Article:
Implementing 5G: How SDN/NFV is driving the future of networking
SDN and NFV – shaking up network architectures
‘The Mentor Way’ is a simple but effective health-check that makes sure everything required for 5G success is considered at the outset.
Last week, ‘The Mentor Way’ gave some insight into Deep Mobile Access – and what’s involved in that for MNOs.
This week, we talk about some current buzz-phrases – Software Defined Networks (SDN) and Network Function Virtualisation (NFV).
You can’t travel very far these days without somebody bringing them up, as the latest remedy for really shaking-up telco network architectures.
You’ve probably heard these phrases bandied around – but you may not understand what they really mean and what the implications are for your telco.
SDN impacts 3 weighty Jigsaw pieces from ‘The Mentor Way.’ The Control Plane to Network & Service Control – the Traffic Plane to Deep Access – and also to Core & Edge.
Virtualisaton, of course, applies to many of the Jigsaw pieces that are able to take advantage of Cloud technology.
But NFV, primarily applies to Deep Access and to Core & Edge.
‘The Mentor Way’ – 5G Technology Platform
[C] – major opportunities for ‘Cloud’ centralisation and virtualisation
Where the change takes place
The clichéd image of an Access engineer is a weather-beaten individual, dressed in high viz clothing. Typically, they’re surrounded with pieces of real engineering stuff – like cables, poles, antennas and masts.
Literally, up their neck in “muck and bullets!”
They control all of this kit with a fleet of vans, diggers, cherry pickers, shovels and ladders – not to mention tents, traffic lights and fences of all types.
This is the ‘magnificent guts’ of authentic engineering!
By contrast, core network engineers probably need to get outside more often to see the sun!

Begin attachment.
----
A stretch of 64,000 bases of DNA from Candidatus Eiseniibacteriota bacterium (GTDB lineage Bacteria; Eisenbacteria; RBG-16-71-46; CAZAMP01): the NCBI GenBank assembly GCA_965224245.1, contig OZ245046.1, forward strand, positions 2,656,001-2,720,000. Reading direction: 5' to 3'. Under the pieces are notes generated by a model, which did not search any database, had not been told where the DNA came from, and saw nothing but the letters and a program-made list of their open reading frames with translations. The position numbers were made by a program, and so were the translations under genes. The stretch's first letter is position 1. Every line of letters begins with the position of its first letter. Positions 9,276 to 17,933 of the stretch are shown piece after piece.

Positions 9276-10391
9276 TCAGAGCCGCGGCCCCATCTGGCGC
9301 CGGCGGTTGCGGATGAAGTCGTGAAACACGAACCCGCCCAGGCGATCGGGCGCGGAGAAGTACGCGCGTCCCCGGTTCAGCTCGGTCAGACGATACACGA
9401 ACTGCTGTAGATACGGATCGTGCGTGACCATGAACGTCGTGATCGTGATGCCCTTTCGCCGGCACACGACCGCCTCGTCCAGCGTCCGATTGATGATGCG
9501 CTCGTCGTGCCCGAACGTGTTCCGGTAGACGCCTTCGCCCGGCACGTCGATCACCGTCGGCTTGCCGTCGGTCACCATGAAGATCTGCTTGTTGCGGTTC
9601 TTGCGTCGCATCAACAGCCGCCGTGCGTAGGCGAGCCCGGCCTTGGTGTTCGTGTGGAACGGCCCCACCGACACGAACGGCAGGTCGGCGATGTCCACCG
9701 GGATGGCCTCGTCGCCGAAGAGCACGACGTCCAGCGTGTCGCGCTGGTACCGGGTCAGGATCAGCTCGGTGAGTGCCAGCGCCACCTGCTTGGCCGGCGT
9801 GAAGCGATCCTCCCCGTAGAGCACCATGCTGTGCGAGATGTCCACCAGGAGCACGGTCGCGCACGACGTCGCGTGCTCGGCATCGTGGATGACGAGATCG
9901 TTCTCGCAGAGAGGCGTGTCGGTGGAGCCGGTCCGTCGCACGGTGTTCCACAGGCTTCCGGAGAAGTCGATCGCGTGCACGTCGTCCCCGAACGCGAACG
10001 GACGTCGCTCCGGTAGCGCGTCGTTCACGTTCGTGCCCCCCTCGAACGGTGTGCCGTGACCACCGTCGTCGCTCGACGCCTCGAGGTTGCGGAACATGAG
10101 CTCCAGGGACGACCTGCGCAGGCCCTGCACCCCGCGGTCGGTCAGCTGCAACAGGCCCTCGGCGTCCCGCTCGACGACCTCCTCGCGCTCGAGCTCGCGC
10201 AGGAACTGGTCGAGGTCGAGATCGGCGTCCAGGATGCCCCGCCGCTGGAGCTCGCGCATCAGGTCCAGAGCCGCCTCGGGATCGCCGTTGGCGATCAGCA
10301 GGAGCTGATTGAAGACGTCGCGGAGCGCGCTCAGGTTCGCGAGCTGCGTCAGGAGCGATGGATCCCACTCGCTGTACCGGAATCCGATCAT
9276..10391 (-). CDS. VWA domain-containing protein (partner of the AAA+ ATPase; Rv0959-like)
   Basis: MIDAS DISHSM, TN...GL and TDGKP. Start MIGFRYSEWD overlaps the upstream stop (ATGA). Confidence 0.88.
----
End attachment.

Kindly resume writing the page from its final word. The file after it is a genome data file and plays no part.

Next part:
Their world is one of noisy rooms, artificial lights and whirring fans. Sometimes too hot – sometimes too cold.
Electronic screens with displays blinking relentlessly sit beside printouts on desks, stacked with dirty coffee cups and stained beer mats.
Perhaps we’re being a bit romantic but the world of core networks is certainly very different from the world of “Deep Access.”
In our latest Jigsaw, old core networks have disappeared to be replaced with the SDN/NFV concepts of Core and Edge and Network and Service Control.
But more on that later.
What is Software Defined Networking?
‘Ground-breaking transformation’ is now a hackneyed cliché. But core networks have changed out of all recognition.
And there are two irresistible technological forces that have shaped this change.
There was a time when we had plenty of core networks. The ‘old faithful’ phone network, intelligent networks, Kilostream, X25, Frame Relay, ATM, GSM – and so on.
All these networks had a narrow purpose – but did a good solid job. They were built from ‘bespoke’ hardware and software – usually from a single vendor.
The first irresistible force is the Internet. Specifically, the omnipresent Internet Protocol (IP).
One of the founding fathers of the Internet, Vint Cerf, coined the phrase “IP over Everything”.
He printed it on a t-shirt and wore it under his smartly tailored shirt and tie, at a crucial standards meeting.
At a vital moment, he revealed the t-shirt to the astonishment of the surrounding throng – Clark Kent style!
Over the next few decades, the core fabric of all these networks – and the new ones needed for the Internet – grew towards a much simpler architecture. They all included very high-speed IP routers, interconnected with optical fibre.
Many of those legacy networks have just faded away – as designers added ‘smarts’ to IP networks to mimic the legacy network’s purpose – and many new ones.
This highlights the first of the new acronyms – SDN, or Software Defined Networks.
The heart of the SDN concept is the separation of the data plane – and the control plane. Think of it as a bit like the difference between railway tracks and railway signalling.
SDN separates the ‘smarts’ that define the specific purpose of the network from the routers and transmission – whose job was to ship data packets around the network, as fast as possible.
So, whether you are building a network for broadband Internet, Wi-Fi, advanced mobile or TV – the engineers will think in these terms – and design networks using these two planes.